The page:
Photographer witnessed and prevented deportation

May 27, 2004

Written by Harmit Athwal

Concerns are being raised by UK NGOs about the possible use of excessive force during deportations. A witness to an attempted deportation describes the humiliation and distress she saw.

On, 29 April 2004, just two days before ten new states, including Lithuania, joined the EU, British photographer, Jess Hurd, on her way to Lithuania to cover the celebrations, witnessed the attempted deportation of three Lithuanian women and three children on flight TE453 from Gatwick to Vilnius.

Jess Hurd told IRR News that on boarding the flight immigration officials announced that three women and three children were being deported and that they were ‘very loud’ but would soon ‘calm down’. This was not the case. Jess heard screaming from the back of the plane and felt compelled to investigate what was happening. She saw the women and children were ‘visibly upset’ and that one of the women ‘appeared to be writhing in pain’. ‘It was too distressing not to intervene,’ she said, because the immigration officers were in her opinion using ‘excessive force’.

What Jess found:

‘On the right hand side was a young girl aged about 12 or 14 years, seated and flanked by two security officers. As far as I could see, the officers were all men apart from one female immigration officer. The official on the girl’s right appeared to have his hand on her neck. I am not sure if she was handcuffed at that point, though the woman behind her definitely was. The girl had tears streaming down her face and was obviously in a lot of distress. On the row behind her was an older woman, probably in her mid-30s, she was also flanked by two security people. She had handcuffs on and was wearing only her underwear – bra and pants. On the left side, at the back row, there was another woman flanked by two security people, but I could not see her so clearly. In front of her, were three children (about 10-years-old and under), looking very scared and shaken. The youngest looked about 6-years-old.’

When Jess asked one of the immigration officers what was going on, she was told it was not her concern. But Jess voiced her concerns about the treatment of the women and pointed out that one of the ‘women’ being deported appeared to be no older than 12-or 14-years-old and that she appeared to be restrained around the neck. At this point, Jess also witnessed one of the (at least) six immigration officers ‘twisting the arm of the woman’ seated behind.

Jess, asserted that she would not sit down until something was done about the women and children. An immigration officer told Jess ‘some people want you removed’. When Jess indicated that she was not prepared to travel on the flight while the women were in such distress, the immigration officer agreed to remove the women from the flight. ‘The whole flight had to see the women being dragged back through the plane, one with only her bra and pants on. She was hunched over trying to preserve her modesty while she walked down the plane. She was still in handcuffs and being pulled from the front and pushed from behind,’ Jess said.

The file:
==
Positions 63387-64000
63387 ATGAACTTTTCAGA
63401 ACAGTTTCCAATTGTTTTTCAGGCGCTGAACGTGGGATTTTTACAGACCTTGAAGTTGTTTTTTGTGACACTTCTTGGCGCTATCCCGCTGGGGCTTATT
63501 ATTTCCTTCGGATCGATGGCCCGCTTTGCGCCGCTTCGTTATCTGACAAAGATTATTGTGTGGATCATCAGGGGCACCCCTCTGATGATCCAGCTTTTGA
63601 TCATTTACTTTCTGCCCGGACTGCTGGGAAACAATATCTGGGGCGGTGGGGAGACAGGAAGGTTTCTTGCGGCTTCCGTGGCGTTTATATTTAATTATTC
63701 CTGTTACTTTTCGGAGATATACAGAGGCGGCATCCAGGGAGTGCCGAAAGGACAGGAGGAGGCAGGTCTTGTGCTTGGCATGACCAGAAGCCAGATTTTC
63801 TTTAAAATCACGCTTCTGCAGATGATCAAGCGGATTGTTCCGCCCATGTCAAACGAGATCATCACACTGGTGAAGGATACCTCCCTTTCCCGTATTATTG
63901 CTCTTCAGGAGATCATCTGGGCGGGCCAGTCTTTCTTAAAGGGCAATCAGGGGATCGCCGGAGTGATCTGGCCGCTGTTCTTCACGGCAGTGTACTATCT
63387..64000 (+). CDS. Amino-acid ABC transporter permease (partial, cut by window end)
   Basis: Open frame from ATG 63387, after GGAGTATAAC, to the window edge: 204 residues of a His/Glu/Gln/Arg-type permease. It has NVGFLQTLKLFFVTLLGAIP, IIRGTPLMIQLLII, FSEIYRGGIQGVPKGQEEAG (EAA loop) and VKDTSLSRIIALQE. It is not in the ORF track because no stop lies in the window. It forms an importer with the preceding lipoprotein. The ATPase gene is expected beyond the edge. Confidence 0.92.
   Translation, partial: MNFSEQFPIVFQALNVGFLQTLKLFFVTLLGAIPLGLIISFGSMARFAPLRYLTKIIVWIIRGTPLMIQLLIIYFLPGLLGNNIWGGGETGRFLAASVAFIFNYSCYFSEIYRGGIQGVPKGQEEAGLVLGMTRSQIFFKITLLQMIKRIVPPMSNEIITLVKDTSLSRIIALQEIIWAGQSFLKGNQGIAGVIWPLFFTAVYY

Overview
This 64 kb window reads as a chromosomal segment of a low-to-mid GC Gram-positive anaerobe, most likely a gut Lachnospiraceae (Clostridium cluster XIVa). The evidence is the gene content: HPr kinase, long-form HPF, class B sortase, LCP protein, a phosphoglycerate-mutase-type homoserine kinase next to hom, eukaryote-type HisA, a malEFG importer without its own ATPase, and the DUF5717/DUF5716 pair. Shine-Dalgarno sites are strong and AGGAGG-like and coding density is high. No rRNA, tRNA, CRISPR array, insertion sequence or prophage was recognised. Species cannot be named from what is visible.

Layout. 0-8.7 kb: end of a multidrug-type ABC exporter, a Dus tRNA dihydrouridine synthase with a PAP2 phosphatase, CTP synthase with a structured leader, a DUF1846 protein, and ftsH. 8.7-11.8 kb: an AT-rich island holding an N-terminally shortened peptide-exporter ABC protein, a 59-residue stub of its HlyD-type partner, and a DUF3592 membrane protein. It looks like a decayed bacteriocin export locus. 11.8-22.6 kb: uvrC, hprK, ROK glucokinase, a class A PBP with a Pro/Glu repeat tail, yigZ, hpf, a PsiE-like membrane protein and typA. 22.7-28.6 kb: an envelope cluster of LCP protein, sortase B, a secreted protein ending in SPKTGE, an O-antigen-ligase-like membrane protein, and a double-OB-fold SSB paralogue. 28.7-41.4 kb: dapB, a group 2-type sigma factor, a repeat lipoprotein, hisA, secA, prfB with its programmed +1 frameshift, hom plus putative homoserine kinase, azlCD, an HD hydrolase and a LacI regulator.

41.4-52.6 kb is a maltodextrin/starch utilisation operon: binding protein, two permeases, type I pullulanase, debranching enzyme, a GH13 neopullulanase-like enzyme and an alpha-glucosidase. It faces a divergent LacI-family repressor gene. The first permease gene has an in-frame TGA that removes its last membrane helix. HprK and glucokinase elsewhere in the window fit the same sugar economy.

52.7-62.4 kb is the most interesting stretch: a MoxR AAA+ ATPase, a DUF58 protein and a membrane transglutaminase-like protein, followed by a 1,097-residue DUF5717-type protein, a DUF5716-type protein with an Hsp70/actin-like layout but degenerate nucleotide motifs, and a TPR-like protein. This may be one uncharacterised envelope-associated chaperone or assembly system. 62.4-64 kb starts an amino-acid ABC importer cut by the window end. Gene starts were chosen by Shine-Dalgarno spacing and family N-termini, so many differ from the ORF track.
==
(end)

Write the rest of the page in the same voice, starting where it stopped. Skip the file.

Related links

Commission for Racial Equality

Committee to Defend Asylum Seekers

National Assembly Against Racism

Runnymede Trust

Statewatch

The 1990 trust

If you wish to contact Jess Hurd please email the IRR: info@irr.org.uk and we will pass on any messages.

The Institute of Race Relations is precluded from expressing a corporate view: any opinions expressed are therefore those of the authors.

Comments

June 7, 2004
Brian:

Jess is either badly mistaken or she is making this story up. Usually people who are being removed from the UK are escorted onto a plane and their documents are left with the pilot. They travel alone and are not restrained in any way. However, in a tiny minority of cases some people are so violent and disruptive that, for the safety of other passengers, they are restrained and escorted during the flight. This is never done by immigration officers but by highly-trained specialists who are experts in dealing with deportations and extraditions involving disruptive individuals. These people are accustomed to working in the most difficult of circumstances and to suggest that a removal would be abandoned simply because another passenger complained is, quite frankly, ludicrous.

July 3, 2004
Paul:

I don’t believe this story. Where are the photographs which any savvy photo-journalist would have taken?

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